Delille Cellars D2 highlights why Merlot from Washington is so special, blending 55% Merlot with 34% Cabernet Sauvignon, 9% Cabernet Franc (also a stand out Washington variety,) and a touch of Petit Verdot. Ripe black cherries and black plums blend with layers of chocolate and black licorice with a touch of pepper and sweet baking spice. Grand Ceil is the big Caberent of the winery from 100% Estate fruit grown on vines planted Southeast to Northwest, slightly different than most wineries planted in Washington, with the first vintage produced in 2004. Filled with floral notes of lilac and rose with blackberry, black cherry and espresso.
I have had a chance to try a few other Woodinville wines since our trip, as our one day in town was simply too short to try them all. Dusted Valley, a winery based in Walla Walla with a tasting room in Woodinville, poured a few of their expressive wines at the Washington wine tasting at TEXSOM. Their Dusted Valley Wallywood, paying homage to the wines grown throughout the state from Walla Walla to Woodinville, is as much a wine of Southern France as it is of Washington, blending Syrah, Grenache and Mourvedre with Petit Sirah and even a touch of Viognier. Spicy, juicy and approachable with flavors of ripe berries, fresh herbs, spice and a hearty meatiness.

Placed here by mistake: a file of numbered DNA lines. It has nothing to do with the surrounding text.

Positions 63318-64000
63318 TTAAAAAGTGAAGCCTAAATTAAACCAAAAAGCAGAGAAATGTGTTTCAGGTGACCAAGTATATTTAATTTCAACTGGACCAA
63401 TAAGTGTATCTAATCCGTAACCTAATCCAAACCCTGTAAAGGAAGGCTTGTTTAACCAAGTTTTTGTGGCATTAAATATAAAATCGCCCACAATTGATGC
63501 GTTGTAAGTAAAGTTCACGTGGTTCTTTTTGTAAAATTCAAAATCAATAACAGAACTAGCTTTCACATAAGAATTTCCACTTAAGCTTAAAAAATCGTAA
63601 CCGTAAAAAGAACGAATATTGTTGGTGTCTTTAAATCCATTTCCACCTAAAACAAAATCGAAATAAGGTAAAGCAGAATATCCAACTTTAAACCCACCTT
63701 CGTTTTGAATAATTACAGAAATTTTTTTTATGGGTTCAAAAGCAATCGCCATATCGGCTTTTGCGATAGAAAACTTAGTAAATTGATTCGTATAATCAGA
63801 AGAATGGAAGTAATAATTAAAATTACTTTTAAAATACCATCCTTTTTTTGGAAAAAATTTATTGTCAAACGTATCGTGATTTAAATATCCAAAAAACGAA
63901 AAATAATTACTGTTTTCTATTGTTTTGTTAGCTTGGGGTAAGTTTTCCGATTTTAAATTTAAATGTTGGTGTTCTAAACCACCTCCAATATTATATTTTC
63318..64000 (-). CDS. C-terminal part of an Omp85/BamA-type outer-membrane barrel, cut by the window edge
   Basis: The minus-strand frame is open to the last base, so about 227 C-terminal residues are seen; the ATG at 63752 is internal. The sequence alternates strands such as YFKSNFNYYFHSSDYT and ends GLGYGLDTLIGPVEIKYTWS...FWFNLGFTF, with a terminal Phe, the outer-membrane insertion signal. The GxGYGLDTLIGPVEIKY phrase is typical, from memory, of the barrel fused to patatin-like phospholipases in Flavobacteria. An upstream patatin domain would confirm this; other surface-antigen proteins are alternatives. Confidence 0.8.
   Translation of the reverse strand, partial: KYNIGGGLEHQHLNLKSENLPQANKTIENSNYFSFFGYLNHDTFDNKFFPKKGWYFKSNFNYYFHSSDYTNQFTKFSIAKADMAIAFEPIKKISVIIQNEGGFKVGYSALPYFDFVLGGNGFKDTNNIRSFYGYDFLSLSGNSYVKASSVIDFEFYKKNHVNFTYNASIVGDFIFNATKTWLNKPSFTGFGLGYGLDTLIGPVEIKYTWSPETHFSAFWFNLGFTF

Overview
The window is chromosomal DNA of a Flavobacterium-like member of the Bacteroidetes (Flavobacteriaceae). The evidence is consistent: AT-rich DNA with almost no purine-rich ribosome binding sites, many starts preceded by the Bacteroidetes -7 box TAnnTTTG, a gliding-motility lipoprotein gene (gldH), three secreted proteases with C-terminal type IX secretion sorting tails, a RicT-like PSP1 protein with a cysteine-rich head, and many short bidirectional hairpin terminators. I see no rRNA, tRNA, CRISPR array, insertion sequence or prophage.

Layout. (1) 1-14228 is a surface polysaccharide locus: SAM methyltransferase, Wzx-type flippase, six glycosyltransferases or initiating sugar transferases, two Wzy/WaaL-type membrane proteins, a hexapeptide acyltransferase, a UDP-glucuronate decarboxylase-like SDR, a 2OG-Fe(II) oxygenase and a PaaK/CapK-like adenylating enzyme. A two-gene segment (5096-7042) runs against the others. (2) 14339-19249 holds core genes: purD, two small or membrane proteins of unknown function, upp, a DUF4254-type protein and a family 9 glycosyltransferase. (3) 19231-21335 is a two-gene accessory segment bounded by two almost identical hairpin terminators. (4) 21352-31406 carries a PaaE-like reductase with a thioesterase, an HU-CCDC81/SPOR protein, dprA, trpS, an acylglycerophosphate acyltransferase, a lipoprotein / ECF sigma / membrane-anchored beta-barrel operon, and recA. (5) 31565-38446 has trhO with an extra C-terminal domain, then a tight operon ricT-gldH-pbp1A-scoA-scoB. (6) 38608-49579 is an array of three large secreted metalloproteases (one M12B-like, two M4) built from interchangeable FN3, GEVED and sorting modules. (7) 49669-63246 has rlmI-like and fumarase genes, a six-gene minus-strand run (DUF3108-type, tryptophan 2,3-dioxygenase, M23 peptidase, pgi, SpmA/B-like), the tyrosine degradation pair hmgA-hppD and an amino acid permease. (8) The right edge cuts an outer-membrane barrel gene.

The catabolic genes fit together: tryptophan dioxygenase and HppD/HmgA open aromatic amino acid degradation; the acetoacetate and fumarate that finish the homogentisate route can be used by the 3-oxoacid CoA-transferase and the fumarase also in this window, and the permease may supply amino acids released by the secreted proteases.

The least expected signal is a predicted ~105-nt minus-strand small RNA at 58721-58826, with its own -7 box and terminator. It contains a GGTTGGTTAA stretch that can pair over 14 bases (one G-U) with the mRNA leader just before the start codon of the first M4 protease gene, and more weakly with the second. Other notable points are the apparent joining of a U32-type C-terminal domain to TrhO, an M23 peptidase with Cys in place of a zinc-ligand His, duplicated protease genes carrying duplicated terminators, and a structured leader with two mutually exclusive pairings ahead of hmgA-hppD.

Though based in Walla Walla, Amavi Cellars and Pepper Bridge also have tasting rooms in Woodinville. Amavi Cabernet Sauvignon is one of the best bang for your buck wines, sister winery to one of the leading and most well loved wineries in the state. I like the Amavi wines for their approachability and style. The Cabernet balances ripe cherry and berry with chocolate, cedar and eucalyptus notes. Easily enjoyed on its own, but beautiful with simply grilled meat or a pasta with Gorgonzola sauce.
Mark Ryan Winery was started in 1999 by the largely self taught, Mark Ryan McNeilly. Always asking questions and looking for help where he could find it, McNeilly truly built his winery from the group up, crushing his first vintages in friends garages. Today his wines shine among those in Woodinville. Though best known for his reds, I had a chance to try his Mark Ryan Viognier recently and was impressed by its structure, subtle flavor profile and balance of acidity. Filled with orange, honeysuckle, apricot and meyer lemon, the wine is rich without overpowering, with steely minerality balancing the ripe fruit flavors.
Chateau Ste. Michelle still has a few concerts left on their summer series this year. If you can’t make it up this year, make a date to get out of the Dallas heat in 2013 to escape to this serene part of the country on one of their cool summer weekends….and make sure to schedule more than one day to explore these tasty Woodinville wineries.